Who’s ready for a little rice protein, pea protein and algae fiber squeezed out of a 3D printer into something that this guy claims resembles a steak? We’ll assume none of you reading at home actually raised your hand, but check this out anyway:
This is a 3D-printed vegan steak. It takes about 10 minutes to print, two minutes to cook, and its inventor hopes the steak can take the place of beef steak because the vegan version is better for the environment. Would you give it a try? pic.twitter.com/yp9MIHTn5I
— WREG News Channel 3 (@3onyourside) March 1, 2019
First up, that thing — we will not call it a steak — is tiny! How long will this contraption take to print a real-sized one?
The portion size is off. If that took 10 mins to print, a realistic portion would take 2 hrs. I’m just going to stick with beef, thank you. https://t.co/5Hlan9CFPi
— Brandon Darby (@brandondarby) March 4, 2019
Also, it looks like the sole of shoe:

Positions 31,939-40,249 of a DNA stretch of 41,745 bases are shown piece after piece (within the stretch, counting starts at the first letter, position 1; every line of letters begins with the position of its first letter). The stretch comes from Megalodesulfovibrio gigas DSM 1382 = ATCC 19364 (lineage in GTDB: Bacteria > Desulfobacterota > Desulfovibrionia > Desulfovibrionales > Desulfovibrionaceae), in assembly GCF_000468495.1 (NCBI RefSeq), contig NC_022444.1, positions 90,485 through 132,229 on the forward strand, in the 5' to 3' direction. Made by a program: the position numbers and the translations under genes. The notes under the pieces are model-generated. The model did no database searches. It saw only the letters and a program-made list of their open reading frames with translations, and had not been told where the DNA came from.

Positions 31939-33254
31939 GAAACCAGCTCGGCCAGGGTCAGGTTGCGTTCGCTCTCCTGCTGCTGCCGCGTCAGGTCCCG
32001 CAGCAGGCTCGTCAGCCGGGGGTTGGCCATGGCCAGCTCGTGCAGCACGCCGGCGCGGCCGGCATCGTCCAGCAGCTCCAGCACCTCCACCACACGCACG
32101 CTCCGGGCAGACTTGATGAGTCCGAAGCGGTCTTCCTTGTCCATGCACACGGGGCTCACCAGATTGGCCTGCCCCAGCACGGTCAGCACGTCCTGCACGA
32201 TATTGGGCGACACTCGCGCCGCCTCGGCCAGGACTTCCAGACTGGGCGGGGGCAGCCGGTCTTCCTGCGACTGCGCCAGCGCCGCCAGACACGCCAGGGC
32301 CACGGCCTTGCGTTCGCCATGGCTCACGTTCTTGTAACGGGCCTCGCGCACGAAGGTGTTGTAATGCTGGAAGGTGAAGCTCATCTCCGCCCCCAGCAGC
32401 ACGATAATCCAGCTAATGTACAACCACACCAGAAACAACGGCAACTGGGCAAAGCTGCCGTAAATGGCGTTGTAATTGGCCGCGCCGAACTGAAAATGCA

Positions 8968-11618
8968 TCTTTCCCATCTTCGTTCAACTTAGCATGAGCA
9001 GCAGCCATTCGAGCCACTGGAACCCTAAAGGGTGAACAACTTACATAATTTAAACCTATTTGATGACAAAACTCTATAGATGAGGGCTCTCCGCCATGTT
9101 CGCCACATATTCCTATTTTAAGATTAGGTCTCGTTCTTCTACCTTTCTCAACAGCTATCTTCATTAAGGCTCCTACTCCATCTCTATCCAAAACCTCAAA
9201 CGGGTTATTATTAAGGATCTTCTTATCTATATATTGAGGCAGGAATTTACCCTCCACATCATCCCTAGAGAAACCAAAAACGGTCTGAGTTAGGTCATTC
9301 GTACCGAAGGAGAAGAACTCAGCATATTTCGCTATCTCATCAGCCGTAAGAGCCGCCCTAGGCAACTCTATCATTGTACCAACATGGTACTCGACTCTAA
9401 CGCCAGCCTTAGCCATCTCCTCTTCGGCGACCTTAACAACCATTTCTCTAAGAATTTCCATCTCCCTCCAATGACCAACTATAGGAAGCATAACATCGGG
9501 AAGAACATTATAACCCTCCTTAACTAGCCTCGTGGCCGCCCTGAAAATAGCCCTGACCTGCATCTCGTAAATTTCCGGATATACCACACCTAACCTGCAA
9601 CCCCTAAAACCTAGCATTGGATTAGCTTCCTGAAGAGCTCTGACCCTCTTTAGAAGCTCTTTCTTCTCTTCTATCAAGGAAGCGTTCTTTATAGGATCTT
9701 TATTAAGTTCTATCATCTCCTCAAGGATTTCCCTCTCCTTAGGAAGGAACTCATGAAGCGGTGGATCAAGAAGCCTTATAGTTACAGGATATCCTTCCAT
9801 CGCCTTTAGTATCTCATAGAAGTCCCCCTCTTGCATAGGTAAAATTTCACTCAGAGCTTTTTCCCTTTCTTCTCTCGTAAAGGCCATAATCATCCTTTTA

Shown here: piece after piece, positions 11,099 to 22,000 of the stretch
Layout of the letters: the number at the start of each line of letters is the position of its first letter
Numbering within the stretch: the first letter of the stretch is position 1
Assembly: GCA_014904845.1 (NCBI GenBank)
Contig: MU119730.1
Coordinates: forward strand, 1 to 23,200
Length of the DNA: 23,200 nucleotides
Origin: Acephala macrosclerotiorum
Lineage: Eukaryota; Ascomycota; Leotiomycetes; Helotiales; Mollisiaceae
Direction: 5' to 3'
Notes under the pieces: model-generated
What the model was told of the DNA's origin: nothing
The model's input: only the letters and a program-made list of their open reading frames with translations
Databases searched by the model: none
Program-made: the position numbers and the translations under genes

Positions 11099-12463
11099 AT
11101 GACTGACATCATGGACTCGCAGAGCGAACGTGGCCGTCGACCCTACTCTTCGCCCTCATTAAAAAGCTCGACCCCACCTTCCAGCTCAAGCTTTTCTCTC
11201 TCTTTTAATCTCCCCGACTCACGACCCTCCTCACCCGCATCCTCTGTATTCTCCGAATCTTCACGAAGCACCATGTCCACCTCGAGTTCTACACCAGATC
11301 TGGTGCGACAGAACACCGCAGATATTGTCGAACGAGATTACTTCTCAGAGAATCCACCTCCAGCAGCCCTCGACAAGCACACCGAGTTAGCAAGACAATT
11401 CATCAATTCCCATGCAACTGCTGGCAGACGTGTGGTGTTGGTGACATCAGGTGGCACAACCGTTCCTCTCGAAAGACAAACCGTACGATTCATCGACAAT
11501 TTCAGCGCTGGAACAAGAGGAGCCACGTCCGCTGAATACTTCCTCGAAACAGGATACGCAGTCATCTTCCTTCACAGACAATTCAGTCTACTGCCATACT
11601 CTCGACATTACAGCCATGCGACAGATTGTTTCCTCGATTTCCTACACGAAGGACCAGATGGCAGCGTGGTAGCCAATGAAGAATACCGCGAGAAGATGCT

No thanks. I'm full from broiling my shoe. https://t.co/adLXL8QndS
— Stephen Miller (@redsteeze) March 4, 2019
And this goes without saying:
Looks disgusting https://t.co/PZ1nhvPdkJ
— Josh Perry (@MrJoshPerry) March 4, 2019
Disgusting, but soon-to-be mandatory:
— Tom Elliott (@tomselliott) March 4, 2019
Or, people can, you know, eat grass the old-fashioned way:
Q: Know what’s made of vegetation and tastes like a delicious steak?
A: An actual steak.
Animals naturally break down the scant vitamins and minerals found in plants through specialized digestion and turn it all into nutrient dense meat!
No need for this 👇🏼! https://t.co/t7TvOXXHfi
— Chris Loesch (@ChrisLoesch) March 4, 2019
This is the future libs want:
I ain't eating nothing that has to print. https://t.co/975x55txai
— Michael Sykes, II (@MikeDSykes) March 3, 2019
But it’s a “hard pass”:
Earth-shatteringly hard pass. https://t.co/UXJTueH9BL
— Josh Hammer (@josh_hammer) March 4, 2019